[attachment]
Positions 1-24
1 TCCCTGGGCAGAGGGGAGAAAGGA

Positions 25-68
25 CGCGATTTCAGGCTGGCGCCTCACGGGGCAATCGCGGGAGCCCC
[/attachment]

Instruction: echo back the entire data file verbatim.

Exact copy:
Positions 1-24
1 TCCCTGGGCAGAGGGGAGAAAGGA

Positions 25-68
25 CGCGATTTCAGGCTGGCGCCTCACGGGGCAATCGCGGGAGCCCC